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Global outlook for international higher education improves

The thirst for cross-cultural experience is driving an increased interest in attending university abroad

Posted by Julian Owen | December 11, 2017 | International

According to new figures released from Higher and Higher, HSBC’s latest report in The Value of Education series, the globalisation of higher education shows no sign of stalling. The study of over 8,000 parents across 15 countries and territories found that more than two-fifths (42%) would consider sending their child to university abroad, compared to 35% in 2016 – a seven percentage point (pp) increase. 

Asian countries are among the most outward looking, claiming four of the top five countries where parents are considering a university education abroad for their child: India (62%, +15pp); Indonesia (61%, +1pp); China (59%, +15pp); and Hong Kong (52%, -2pp). Even countries among the least likely such as Egypt (+26pp), USA (+14pp), France (+9pp), Canada (+6pp) and Australia (+1pp), see an uplift in the number of parents considering higher education abroad.

This echoes OECD data highlighting Asian students accounting for 53% of all students studying abroad worldwide. According to HSBC’s partner, the Institute of International Education (IIE), China is the leading country of origin for international higher education students, sending an estimated 801,000 abroad, with India (182,000) and Malaysia (64,000) also exporting significant numbers. 

More generally, student mobility continues to climb with 4.6 million higher education students studying abroad in 2017 compared with 2.1 million in 2001. 

"Parents’ willingness to spend on international education brings huge potential benefits to the host economies." 

Top destinations for university abroad

Parents see the main benefits of a university education abroad as being to help their child gain international work experience (49%), develop foreign language skills (49%) and to be exposed to new experiences, ideas and cultures (48%). 

Overall, the USA (47%) is the most favoured destination by parents, ahead of Australia (40%), the UK (39%), Canada (25%) and Germany (23%). While parents who preferred the USA believe it is a good destination for job prospects for graduates (86%), those choosing the UK perceive it as offering high quality universities and colleges (94%) and parents picking Canada think it offers a high quality of life for students (83%). 

The IIE estimates that in 2016/2017, the USA attracted around 1,079,000 international higher education students, the UK around 501,000, China 443,000, Australia 328,000 and France 324,000.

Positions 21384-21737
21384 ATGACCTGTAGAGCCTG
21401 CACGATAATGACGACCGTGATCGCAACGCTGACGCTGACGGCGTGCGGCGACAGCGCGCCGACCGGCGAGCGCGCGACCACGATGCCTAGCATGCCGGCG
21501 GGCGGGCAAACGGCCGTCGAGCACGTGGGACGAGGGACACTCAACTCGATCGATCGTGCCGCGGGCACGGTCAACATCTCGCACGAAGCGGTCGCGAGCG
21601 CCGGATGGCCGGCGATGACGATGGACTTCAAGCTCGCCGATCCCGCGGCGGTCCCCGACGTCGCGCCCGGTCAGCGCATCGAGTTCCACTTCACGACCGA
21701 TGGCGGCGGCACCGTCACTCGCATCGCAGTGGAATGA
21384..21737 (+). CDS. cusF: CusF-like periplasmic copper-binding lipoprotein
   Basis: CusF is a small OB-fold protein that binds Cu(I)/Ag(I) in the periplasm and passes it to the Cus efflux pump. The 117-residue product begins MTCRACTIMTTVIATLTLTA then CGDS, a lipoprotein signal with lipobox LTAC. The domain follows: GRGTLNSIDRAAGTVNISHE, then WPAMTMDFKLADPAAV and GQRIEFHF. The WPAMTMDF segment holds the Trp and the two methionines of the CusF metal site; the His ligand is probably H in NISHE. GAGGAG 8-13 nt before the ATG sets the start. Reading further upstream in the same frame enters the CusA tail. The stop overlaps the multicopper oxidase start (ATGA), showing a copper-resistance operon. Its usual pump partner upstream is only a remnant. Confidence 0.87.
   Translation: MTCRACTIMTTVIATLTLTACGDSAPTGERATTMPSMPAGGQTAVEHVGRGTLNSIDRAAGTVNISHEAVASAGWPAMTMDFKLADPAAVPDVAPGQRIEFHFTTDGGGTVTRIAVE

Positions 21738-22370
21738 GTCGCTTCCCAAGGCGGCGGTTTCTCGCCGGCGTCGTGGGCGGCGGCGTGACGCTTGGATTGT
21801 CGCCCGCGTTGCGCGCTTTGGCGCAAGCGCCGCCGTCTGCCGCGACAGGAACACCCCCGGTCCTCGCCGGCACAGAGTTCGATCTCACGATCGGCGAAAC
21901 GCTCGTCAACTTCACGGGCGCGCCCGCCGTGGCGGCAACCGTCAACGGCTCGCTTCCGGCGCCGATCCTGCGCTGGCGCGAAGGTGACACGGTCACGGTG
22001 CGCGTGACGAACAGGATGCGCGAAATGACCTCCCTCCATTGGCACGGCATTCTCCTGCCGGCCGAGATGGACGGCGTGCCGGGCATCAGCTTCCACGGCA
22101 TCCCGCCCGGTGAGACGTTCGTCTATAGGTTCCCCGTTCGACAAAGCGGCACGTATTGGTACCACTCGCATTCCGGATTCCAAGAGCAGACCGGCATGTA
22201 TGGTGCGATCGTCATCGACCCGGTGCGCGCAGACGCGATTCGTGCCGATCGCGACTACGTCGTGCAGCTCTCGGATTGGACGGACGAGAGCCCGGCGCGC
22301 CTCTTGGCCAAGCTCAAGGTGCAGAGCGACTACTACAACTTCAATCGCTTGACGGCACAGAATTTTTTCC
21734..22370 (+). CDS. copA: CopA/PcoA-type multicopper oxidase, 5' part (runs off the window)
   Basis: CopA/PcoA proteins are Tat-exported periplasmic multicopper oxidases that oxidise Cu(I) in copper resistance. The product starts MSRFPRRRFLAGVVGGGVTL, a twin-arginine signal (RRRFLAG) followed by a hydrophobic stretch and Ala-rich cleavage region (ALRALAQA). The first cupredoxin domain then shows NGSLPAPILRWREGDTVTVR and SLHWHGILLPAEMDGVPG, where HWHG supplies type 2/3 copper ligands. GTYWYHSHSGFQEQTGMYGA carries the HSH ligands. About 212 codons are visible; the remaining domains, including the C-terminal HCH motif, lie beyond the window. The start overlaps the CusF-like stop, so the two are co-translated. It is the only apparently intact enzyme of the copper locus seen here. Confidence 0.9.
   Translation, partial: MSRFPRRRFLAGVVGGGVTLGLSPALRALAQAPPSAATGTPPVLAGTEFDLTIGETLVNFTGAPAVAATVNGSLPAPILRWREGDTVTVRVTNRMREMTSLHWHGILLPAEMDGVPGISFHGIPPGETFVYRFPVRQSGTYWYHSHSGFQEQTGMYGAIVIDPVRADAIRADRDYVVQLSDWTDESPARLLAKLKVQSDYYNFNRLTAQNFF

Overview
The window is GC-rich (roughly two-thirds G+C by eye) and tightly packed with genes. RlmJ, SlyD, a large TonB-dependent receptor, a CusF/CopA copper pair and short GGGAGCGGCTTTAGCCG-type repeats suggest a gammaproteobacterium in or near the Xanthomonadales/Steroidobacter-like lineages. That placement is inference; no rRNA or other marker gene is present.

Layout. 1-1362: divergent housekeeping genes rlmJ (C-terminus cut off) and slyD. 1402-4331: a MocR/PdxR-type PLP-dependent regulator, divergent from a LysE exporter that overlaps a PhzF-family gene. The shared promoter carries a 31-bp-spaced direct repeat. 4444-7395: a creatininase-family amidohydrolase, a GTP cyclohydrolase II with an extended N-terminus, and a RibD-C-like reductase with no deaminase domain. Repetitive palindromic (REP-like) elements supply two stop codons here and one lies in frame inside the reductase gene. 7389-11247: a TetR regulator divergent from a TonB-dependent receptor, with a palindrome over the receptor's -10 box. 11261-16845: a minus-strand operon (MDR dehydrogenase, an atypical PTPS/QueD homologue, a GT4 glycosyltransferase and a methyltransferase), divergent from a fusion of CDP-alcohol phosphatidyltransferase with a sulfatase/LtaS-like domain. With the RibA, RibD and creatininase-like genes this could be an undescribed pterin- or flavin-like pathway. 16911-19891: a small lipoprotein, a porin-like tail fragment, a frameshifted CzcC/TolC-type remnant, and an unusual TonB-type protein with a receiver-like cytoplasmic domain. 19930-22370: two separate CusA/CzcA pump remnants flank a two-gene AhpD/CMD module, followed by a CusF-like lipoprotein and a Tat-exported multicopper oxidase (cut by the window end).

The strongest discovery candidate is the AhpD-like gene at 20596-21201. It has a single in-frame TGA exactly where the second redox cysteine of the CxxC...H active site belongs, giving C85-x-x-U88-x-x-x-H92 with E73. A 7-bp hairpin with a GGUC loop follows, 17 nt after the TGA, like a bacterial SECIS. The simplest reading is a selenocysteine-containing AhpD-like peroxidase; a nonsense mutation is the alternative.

In addition, around two-fifths of parents (39%) have specific universities abroad in mind, attracted mainly by the quality of teaching on offer, their prestige and their ability to open up new job opportunities for their child. 

Commenting on the USA’s ranking, Rajika Bhandari, Head of Research, Policy and Practice, IIE, said: “With an intake of over one million, the USA has a strong track record of attracting international students who recognise that a higher education received there is a valuable personal and professional investment. They particularly appreciate the importance of critical thinking, as well as the broad range of available resources and the wide variety activities beyond the academic offered by America’s more than 4,000 higher education institutions. Additionally, specific programmes are offered to international students so they can gain work experience and ultimately develop their employability skills.” 

"Asian countries are among the most outward looking, claiming four of the top five countries where parents are considering a university education abroad for their child."

Cost and value of international education

The majority of parents (73%) considering university abroad for their child expect to make a significant financial contribution, and estimate the overall average cost of an undergraduate and postgraduate degree abroad to be USD157,782 (USD71,580 for undergraduate and USD86,202 for postgraduate). Many parents (45%) would go further and consider buying a property in the country where their child is studying.  

Parents’ willingness to spend on international education brings huge potential benefits to the host economies. Research from the IIE shows that international higher education students contributed USD39.4 billion to the economy in the USA in 2016, making it the fifth largest service sector export. 

Trista Sun, HSBC’s Global Head of International and Cross Border, said: “HSBC’s report shows that the number of parents, especially in Asia and UAE, who are ready to invest in an overseas university education for their child’s skills and employability continues to grow. With an undergraduate’s total cost expected to be around USD72,000 on average, the investment is financially significant for parents. Additionally, 45% would consider buying a property in their child’s country of study. Parents need to plan ahead and look at all the implications of funding international education. 

“With 39% of parents having specific universities abroad in mind for their child, their investment goes beyond financial. They spend a lot of time and energy to help their child build their academic profile and other credentials in order for them to meet the entry requirements at prestigious universities.”

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